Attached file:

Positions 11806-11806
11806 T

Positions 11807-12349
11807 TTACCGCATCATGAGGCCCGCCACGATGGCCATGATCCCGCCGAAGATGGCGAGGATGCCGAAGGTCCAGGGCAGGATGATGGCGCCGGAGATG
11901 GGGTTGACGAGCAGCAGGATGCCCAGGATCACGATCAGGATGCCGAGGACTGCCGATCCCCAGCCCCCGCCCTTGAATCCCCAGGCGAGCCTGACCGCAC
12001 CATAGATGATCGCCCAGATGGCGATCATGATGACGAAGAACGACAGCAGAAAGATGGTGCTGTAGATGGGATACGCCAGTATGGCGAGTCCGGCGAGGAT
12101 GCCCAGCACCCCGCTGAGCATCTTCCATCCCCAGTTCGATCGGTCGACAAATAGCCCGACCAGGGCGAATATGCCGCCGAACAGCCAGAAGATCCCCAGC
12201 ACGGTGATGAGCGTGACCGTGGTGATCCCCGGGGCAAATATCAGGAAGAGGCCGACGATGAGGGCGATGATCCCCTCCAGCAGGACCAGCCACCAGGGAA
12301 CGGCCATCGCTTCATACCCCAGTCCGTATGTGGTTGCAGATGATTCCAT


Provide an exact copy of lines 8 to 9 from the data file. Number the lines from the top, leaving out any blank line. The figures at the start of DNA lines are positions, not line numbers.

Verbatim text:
12201 ACGGTGATGAGCGTGACCGTGGTGATCCCCGGGGCAAATATCAGGAAGAGGCCGACGATGAGGGCGATGATCCCCTCCAGCAGGACCAGCCACCAGGGAA
12301 CGGCCATCGCTTCATACCCCAGTCCGTATGTGGTTGCAGATGATTCCAT